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Saturday, Apr 17th

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Home Cancer Colon Cancer Colon Cancer Causes and Prevention

Colon Cancer Causes and Prevention

Causes of Colon Cancer:
  • In general, diabetics are up to 40% more likely to develop colon cancer than people who don’t have diabetes. Because insulin dependency contributes to colon cancer development.
  • The biggest risk factor is age. Colon cancer is rare in those under 40 years. The rate of colorectal cancer detection begins to increase after age 40. Most colorectal cancer is diagnosed in those over 60 years.
  • Have a mother, father, sister, or brother who developed colorectal cancer. When more than one family member has had colorectal cancer, the risk to other members may be three–to–four times higher of developing the disease. This higher risk may be due to an inherited gene.
  • Long–term cigarette smoking & Alcohol intake causes colon cancer.
  • Obesity also increases colon cancer risk.
  • Your personal medical history can significantly impact your chances of developing colorectal cancer.
  • Diets high in fat and cholesterol have been found to cause colon cancer. Low & fiber diets have also been associated with increased risk. So avoid a diet high in fat and low in fiber.
Prevention of Colon Cancer:
  • Maintain a healthy weight. Avoid diets high in fat, protein, calories, and red meat.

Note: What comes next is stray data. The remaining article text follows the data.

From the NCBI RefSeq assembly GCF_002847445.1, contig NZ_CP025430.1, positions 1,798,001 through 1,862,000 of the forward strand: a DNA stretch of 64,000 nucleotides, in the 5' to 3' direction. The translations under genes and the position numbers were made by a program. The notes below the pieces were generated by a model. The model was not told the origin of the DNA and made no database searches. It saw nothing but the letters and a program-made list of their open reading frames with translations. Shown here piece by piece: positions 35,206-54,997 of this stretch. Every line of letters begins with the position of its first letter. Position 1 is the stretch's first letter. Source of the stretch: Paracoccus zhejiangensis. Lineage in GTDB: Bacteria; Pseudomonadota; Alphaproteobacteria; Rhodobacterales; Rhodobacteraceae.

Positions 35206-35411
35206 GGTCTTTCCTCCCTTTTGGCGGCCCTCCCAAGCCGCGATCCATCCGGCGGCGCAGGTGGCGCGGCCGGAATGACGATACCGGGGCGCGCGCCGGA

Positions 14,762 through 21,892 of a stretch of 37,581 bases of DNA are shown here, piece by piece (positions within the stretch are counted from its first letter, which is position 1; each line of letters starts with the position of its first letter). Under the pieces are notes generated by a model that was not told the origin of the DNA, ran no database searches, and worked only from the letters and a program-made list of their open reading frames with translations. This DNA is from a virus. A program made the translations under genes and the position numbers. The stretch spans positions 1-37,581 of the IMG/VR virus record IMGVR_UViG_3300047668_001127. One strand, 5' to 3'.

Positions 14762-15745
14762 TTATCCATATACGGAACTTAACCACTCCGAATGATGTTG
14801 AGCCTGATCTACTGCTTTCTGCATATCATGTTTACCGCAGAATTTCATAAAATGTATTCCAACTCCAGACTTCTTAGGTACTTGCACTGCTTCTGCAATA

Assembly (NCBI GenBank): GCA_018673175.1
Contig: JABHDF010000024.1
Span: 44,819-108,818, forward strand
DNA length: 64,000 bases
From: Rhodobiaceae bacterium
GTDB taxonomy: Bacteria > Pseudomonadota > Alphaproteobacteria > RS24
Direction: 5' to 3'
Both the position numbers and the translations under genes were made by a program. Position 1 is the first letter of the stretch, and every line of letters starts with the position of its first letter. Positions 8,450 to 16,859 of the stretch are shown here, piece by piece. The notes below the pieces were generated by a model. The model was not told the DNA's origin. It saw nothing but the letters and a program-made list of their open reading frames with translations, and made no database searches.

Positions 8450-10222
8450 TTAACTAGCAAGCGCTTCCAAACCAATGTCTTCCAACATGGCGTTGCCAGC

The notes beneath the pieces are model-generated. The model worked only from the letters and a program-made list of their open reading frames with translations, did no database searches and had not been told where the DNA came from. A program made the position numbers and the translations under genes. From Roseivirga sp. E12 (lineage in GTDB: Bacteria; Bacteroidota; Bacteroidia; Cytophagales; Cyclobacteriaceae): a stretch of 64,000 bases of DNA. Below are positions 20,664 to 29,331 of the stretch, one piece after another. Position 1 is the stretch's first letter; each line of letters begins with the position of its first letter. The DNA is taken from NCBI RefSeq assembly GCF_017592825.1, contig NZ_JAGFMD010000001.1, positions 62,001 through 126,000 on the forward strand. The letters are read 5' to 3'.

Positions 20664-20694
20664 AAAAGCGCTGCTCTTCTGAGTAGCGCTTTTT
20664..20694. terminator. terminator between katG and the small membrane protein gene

• Visit a doctor if you have any colon cancer symptoms. Which include symptoms like fatigue, anemia and weight loss, bleeding in the stool.
  • The use of nonsteroidal anti–inflammatory medications (such as aspirin) may decrease the risk of colon cancer.
  • Eat foods rich in fiber. Dietary fiber is thought to protect against colon cancer because fiber-rich food is digested faster. Therefore undigested food remains in the colon for a shorter period of time.
  • Quit smoking.

  • Avoid alcohol.
  • Colon cancer genetic testing is a blood test that can tell you whether you have genes that can cause colon cancer.
Screening tests (such as a rectal examination, proctoscopy, and colonoscopy) may be done regularly in patients who are at higher risk to get cancer. These tests may be done in patients who are over the age of 50, who have a family history of cancer of the colon, rectum, or of the female organs, who have had small non–cancerous growths (polyps) in the colon, or who have a history of ulcerative colitis (ulcers in the lining of the large intestines). A doctor may order these tests to look for cancer if there is a change in bowel habits or if there is any bleeding from the rectum.


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